An 84-year-old immigration detainee suffering from dementia and declared unfit for detention died in handcuffs, a report has revealed.
HM Inspectorate of Prisons (HMIP) compiled the report after visiting Harmondsworth immigration removal centre, near Heathrow airport.
Inspectors condemned "shocking cases where a sense of humanity was lost" at the centre in west London.
The Chief Inspector of Prisons said some services were "poorly managed".
The Prison Reform Trust said the centre had "forgotten the basic principles of humanity and decency".
HMIP inspectors compiled the report after an unannounced visit to the centre last August.
The 84-year-old was taken to hospital in handcuffs and he died while still in restraints, inspectors found.
Doctors said the Canadian man was unfit for detention or deportation after diagnosing him with Alzheimer's disease, but he was not released and no referral was made to social services.
Medical notes described him as "frail, 84 years old, has Alzheimer's disease ... demented. Unfit for detention or deportation. Requires social care".
He had been in handcuffs for almost five hours when he died, the report said.
The Prisons and Probation Ombudsman is preparing to investigate his death and inquest proceedings are being conducted by West London Coroner's Court.
Other examples in the report included a stroke victim in a wheelchair, who was handcuffed on a journey to hospital for no obvious reason and a dying man who remained handcuffed while sedated and undergoing an angioplasty procedure in hospital.
Ministers have pledged to scrutinise more closely the performance of the private contractor GEO Group UK Ltd, which runs Harmondsworth.
The group also runs Dungavel House immigration removal centre in South Lanarkshire.
The UK Border Agency's website says "removal centres are used for temporary detention, in situations where people have no legal right to be in the UK but have refused to leave voluntarily."
"Those detained in any of our centres can leave at any time to return to their home country," it adds.
"Some detainees are foreign national prisoners who have completed prison terms for serious crimes, but who then refuse to comply with the law by leaving the UK."
However inspectors said 11 detainees had been held at the centre for more than a year, including a man who had been held for more than two years despite being willing to return to his own country.
There were also nearly 100 hunger-strikers identified in the six months prior to the inspection and HMIP described some of the rooms at the 600-capacity detention centre as overcrowded, dirty and bleak.
Juliet Lyon, from the Prison Reform Trust, said: "Have the authorities responsible for Harmondsworth forgotten the basic principles of humanity and decency that must apply to any form of custody?"
Chief Inspector of Prisons Nick Hardwick said: "These were truly shocking cases, and they weren't isolated, and they reflected a culture where too often the individual human needs of the people who were being held were simply being forgotten.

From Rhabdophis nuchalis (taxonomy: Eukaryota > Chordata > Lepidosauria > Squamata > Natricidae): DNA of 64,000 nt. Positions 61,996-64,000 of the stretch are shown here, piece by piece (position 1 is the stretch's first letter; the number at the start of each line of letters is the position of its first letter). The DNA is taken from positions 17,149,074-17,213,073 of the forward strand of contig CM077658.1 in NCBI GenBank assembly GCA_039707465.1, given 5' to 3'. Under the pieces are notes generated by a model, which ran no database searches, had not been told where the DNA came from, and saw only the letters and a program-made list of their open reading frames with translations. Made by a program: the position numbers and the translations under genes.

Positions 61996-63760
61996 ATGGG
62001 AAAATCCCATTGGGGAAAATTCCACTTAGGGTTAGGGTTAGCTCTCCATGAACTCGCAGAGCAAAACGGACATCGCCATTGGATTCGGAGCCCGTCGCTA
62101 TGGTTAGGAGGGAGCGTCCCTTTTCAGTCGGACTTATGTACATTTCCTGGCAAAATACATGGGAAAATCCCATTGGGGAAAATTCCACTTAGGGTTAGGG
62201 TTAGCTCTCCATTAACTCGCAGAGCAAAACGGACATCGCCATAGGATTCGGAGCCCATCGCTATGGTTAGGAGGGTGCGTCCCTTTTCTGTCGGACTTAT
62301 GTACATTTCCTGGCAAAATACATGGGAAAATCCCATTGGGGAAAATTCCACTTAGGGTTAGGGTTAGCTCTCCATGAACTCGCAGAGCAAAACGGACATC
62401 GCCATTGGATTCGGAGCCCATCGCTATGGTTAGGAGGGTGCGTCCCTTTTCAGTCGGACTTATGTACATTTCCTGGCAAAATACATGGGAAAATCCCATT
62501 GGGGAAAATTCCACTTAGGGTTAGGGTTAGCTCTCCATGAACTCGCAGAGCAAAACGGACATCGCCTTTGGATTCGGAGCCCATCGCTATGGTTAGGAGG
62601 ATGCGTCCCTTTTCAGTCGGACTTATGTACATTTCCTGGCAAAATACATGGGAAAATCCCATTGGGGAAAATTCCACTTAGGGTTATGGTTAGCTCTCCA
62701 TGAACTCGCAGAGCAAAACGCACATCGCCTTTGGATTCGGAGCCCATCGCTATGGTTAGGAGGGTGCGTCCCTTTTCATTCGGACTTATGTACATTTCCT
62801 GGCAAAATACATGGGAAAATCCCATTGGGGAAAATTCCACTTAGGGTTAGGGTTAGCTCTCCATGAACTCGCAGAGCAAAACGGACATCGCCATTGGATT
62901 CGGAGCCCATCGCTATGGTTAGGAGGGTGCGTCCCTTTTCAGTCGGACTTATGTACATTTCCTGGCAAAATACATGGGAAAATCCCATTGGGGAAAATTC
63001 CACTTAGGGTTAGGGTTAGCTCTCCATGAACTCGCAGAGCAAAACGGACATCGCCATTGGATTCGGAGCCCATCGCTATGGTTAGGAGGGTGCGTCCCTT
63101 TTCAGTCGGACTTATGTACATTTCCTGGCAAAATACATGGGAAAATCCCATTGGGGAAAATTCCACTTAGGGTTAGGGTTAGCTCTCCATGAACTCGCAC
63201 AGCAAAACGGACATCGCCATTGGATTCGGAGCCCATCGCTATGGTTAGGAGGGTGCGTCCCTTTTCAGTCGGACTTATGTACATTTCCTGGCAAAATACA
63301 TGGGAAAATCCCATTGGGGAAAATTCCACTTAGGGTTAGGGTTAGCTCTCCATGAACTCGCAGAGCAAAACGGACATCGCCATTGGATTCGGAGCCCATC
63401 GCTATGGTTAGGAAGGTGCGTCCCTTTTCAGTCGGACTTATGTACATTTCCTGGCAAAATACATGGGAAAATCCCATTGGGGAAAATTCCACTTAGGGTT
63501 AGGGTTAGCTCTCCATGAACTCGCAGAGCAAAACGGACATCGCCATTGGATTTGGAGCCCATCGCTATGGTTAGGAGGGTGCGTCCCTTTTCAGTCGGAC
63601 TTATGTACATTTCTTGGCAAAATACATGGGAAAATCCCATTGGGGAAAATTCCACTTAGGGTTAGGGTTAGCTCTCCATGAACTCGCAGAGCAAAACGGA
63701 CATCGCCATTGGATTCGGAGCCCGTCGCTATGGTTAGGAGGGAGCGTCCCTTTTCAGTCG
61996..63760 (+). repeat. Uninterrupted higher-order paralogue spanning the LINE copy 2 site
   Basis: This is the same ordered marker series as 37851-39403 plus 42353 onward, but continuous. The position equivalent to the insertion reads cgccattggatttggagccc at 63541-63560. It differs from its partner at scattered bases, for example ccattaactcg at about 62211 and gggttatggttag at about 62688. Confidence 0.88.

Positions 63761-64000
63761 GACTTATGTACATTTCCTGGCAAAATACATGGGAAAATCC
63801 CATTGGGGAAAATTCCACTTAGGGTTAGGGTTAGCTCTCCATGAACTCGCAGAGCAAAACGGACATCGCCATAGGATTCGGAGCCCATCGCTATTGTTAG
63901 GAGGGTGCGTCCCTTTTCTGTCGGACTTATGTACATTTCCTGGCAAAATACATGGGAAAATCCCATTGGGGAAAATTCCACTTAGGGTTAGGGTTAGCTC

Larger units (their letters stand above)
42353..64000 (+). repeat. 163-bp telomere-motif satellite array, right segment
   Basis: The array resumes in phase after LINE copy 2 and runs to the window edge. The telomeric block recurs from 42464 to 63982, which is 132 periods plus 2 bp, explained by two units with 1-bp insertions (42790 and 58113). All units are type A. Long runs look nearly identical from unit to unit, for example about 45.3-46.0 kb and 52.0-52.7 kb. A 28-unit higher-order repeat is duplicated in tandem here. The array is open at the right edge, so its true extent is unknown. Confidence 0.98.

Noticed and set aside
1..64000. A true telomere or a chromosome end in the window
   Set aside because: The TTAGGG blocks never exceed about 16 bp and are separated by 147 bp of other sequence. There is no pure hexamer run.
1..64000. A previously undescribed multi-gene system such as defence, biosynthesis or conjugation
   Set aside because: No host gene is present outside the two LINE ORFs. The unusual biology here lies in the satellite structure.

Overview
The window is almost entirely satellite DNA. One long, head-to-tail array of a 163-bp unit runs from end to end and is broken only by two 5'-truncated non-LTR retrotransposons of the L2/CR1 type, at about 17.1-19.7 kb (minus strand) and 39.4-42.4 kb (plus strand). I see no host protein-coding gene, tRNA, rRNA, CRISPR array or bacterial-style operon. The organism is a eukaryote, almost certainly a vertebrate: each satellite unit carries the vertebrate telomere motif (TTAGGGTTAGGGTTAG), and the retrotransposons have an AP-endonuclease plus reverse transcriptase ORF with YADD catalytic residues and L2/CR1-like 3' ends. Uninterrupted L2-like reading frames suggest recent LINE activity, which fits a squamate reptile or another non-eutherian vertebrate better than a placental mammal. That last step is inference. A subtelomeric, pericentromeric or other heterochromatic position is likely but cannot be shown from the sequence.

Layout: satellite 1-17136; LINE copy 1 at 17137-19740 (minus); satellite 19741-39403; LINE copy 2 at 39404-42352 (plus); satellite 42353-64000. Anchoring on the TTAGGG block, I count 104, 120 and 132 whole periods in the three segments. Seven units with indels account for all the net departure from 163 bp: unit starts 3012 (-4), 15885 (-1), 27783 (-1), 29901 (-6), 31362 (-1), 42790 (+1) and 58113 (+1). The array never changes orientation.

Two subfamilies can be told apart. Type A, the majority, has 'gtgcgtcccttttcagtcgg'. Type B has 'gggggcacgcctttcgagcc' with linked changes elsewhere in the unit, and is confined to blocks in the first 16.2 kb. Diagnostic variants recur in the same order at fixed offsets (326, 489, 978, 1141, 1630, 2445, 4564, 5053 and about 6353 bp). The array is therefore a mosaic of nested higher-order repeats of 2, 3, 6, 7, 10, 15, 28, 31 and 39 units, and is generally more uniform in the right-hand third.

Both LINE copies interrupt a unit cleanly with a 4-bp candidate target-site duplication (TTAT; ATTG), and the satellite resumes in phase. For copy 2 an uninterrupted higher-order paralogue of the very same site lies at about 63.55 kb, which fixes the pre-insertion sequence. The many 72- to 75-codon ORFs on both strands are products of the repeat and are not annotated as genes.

"And in the worst case, this frail, elderly Canadian gentleman with dementia died in the most undignified and disgraceful circumstances possible."
He added there was a feeling Harmondsworth was in "a state of drift" with concerns about its future management, as the current contract was under review.
"The centre did not seem to be progressing and some services were being poorly managed," he said.
"Most importantly, there needed to be a refocusing on individual needs of the most vulnerable people in detention, some of whom had been utterly failed by the system."
The report said on at least two occasions, inspectors discovered elderly and vulnerable detainees were "needlessly handcuffed in an excessive and unacceptable manner".
Immigration minister Mark Harper said the use of restraint in the case of the dementia sufferer seemed "completely unjustified and must not be repeated".
"Clearly, performance by the contractor running Harmondsworth has been below the high standard expected," Mr Harper said.
"This report makes a number of recommendations that we will be taking forward and I expect to see significant improvement."
Shadow Home Secretary Yvette Cooper said: "This shocking report exposes incidents of inhumanity."
"Terminally ill, dying elderly people should not be handcuffed to their hospital bed.
"People will rightly be appalled by this incident and the home secretary should be appalled too."
In a statement Harmondsworth contractor GEO said: "Detainees are not routinely handcuffed when taken out of the centre.
"However, where there is a documented risk of absconding, handcuffs may be used, balanced against a number of factors, including their age.
"Managers have to use discretion to take difficult decisions and we have issued them with additional guidance."
The contractor added that GEO Group UK Ltd had an "excellent track record" of providing services as evidenced in other recent reports by the HMIP.